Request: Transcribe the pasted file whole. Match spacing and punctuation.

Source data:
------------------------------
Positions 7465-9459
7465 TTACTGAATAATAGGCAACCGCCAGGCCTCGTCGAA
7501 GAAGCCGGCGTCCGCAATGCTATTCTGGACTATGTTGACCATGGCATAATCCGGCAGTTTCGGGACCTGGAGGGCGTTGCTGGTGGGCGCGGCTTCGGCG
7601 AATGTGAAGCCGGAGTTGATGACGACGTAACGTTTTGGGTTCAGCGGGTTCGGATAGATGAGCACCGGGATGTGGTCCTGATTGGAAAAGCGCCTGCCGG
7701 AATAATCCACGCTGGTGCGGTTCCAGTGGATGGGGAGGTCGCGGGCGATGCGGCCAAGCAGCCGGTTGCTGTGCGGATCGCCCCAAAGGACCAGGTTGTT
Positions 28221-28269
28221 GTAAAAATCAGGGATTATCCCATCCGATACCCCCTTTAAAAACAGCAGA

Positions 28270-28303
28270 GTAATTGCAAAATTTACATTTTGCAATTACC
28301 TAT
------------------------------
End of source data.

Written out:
Positions 7465-9459
7465 TTACTGAATAATAGGCAACCGCCAGGCCTCGTCGAA
7501 GAAGCCGGCGTCCGCAATGCTATTCTGGACTATGTTGACCATGGCATAATCCGGCAGTTTCGGGACCTGGAGGGCGTTGCTGGTGGGCGCGGCTTCGGCG
7601 AATGTGAAGCCGGAGTTGATGACGACGTAACGTTTTGGGTTCAGCGGGTTCGGATAGATGAGCACCGGGATGTGGTCCTGATTGGAAAAGCGCCTGCCGG
7701 AATAATCCACGCTGGTGCGGTTCCAGTGGATGGGGAGGTCGCGGGCGATGCGGCCAAGCAGCCGGTTGCTGTGCGGATCGCCCCAAAGGACCAGGTTGTT
Positions 28221-28269
28221 GTAAAAATCAGGGATTATCCCATCCGATACCCCCTTTAAAAACAGCAGA

Positions 28270-28303
28270 GTAATTGCAAAATTTACATTTTGCAATTACC
28301 TAT